3. The process according to claim 1 wherein the dough pieces are pelletized alter gelatinica on.

4. A process for preparing a bYGELEXiRSt cereal product has retained substantially all of i pre-processing nutritive value which comprises gelatnAng hydrated, ungelatinized dough pieces having a moisture content of 26% to 29% moisture at a temperature of 215 F. to 250 F. at a pressure of 1 to 15 p.s.i.g. by direct contact with steam, cooling the gelatinizc-il dough pieces to 120 F. to 150 F, pelletizing the dough pieces, partially drying the pellets to 15% to 21% moisture, the pellets drying the flakes to a moisture content of 1% to 3.5% moisture under conditions such that th temperature of the flakes does not exceed 250 F.

5. A process for preparing a breakfast cereal product suitable for use as a hot and cold cereal which has re tained substantially all of its preprocessing nutritive value which comprises gelatinizing hydrated, ungelatinized dough pieces having a moisture content of 30% to 32% moisture at a temperature of 215 F. to 250 F. at a pressure of 1 to 15 p.s.i.g., cooling the gelatinized dough pieces to 120 F.150 E, pcllctizing the dough pieces, partially drying the poll s to 15% to 21% moisture, flaking the pellets and drying the flakes to a moisture content of 1% to 3.5% moisture under conditions such that the temperature of the flakes does not exceed 250 F.

6. A process for prepar g a breakfast cereal product suitable for use as a hot and cold cereal which has retained substantially all of its ore-processing nutritive value which comprises gelatini ng hydrated, ungelatinized dough pieces having a moisture content of 26% to 29% moisture at a temperature of 215 F. to 250 F. at a pressure of 1 to 15 p.s.i.g. by direct contact with steam, cooling the gelatinized dough pieces to 120 F.150 R, pelletizing the dough pieces, partially drying the pellets to 5% to 15% moisture, vacuum puffing the pellets and drying the pulled pellets to a moisture content of 1% to 3.5% moisture under conditions such that the temperature of the puffed pellets does not exceed 250 F.

7. A process for preparing a breakfast cereal product suitable for use as a hot and cold cereal which has retained substantially all of its pro-processing nutritive value which comprises gelatinizing hydrated, ungelatinized dough pieces having a moisture content of 30% to 32% moisture at a temperature of 215 F. to 250 F. at a pressure of 1 to 15 p.s.i.g., cooling the gelatinized dough pieces to 120 11-15 pieces, partially drying the p lists to 5% to 15% moisture, vacuum purling the p l ets and drying the pulled pellets to a moisture content of 1% to 3.5% moisture under conditions such that the temperature of the puffed pellets does not exceed 250 F.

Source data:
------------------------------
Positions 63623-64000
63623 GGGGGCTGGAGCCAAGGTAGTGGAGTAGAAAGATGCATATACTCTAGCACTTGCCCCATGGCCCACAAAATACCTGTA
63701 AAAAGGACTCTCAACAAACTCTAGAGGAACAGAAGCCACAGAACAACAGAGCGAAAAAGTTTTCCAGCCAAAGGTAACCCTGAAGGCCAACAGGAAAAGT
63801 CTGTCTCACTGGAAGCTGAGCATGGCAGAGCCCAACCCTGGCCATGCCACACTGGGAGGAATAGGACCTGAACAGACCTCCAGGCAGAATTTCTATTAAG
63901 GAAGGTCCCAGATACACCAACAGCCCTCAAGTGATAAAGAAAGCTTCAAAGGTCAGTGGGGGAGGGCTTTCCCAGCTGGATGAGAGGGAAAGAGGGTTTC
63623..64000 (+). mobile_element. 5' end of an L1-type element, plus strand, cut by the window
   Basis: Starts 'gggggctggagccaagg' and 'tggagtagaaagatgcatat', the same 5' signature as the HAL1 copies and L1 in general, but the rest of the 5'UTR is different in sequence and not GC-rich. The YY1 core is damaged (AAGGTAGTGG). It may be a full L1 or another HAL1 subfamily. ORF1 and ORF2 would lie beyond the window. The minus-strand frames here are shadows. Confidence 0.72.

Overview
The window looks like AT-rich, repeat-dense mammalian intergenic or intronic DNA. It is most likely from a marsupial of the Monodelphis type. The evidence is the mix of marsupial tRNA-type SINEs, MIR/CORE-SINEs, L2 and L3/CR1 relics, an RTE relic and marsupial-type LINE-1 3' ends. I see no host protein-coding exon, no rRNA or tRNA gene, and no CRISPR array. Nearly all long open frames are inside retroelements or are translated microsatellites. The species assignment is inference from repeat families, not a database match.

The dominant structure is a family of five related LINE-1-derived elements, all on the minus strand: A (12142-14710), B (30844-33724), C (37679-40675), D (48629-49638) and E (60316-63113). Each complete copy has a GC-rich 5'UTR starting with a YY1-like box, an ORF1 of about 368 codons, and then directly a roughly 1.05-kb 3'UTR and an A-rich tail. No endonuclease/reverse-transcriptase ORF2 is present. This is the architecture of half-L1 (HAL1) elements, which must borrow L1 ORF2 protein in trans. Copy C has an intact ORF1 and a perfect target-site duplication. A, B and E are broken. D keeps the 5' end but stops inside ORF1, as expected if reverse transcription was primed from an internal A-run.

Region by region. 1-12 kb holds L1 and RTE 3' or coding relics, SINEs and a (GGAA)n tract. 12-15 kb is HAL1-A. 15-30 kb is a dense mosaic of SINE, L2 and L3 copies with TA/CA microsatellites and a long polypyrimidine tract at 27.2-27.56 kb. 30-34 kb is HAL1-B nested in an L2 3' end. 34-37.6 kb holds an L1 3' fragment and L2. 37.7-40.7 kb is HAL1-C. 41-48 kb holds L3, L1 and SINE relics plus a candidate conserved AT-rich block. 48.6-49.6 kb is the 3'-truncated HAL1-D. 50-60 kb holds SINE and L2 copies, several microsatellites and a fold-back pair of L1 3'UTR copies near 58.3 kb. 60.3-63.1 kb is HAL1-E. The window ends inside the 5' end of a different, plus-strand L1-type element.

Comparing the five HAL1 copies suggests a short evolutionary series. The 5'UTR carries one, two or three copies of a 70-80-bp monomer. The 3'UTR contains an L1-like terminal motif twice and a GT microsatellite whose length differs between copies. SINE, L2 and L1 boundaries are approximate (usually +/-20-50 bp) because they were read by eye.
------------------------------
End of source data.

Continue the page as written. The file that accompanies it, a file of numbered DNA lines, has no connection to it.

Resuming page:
8. A process for preparing a breakfast cereal product suitable for use as a hot and cold cer al which has retained substantially all of its preprocessing nutritive value which comprises hydrating ungelatini' d cereal flours to a moisture content of 26% to 29%, mixing and agglomerating said hydrated mixture to form dough pieces, elletizing said dough pieces, gelatinizing said pellets at a temperature of 215 F. to 250 F. and a pressure of 1 to 15 p.s.i.g. by direct contact with steam, cooling said pellets to to F, partially drying said pellets to 15%-21% moisture, flaking the pellets and drying the flakes to a m isture content of 1% to 3.5% under conditions such that the temperature or the flakes does not exceed 250 F.

9. A process for preparing a breakfast cereal product suitable for use as a hot and cold cc eel which has retained substantially all of its pro-processing nutritive value which comprises hydrating ungelatinized cereal flours to a moisture cont. it of 30% to 32%, mixing and agglomerating said hydrated mixture to form dough pieces, pelletizing said dough pieces, gelatinizing said pellets at a temperature of 215 to 250 F. at a pressure 011 to 15 p.s.i.g., cool- M d pellets to 90100 F., partially drying the pellets to 15% to 21% moisture, flaking the pellets and drying the flakes to a moisture content of 1% to 3.5 moisture under conditions such that the temperature of the flakes does not exceed 250 F.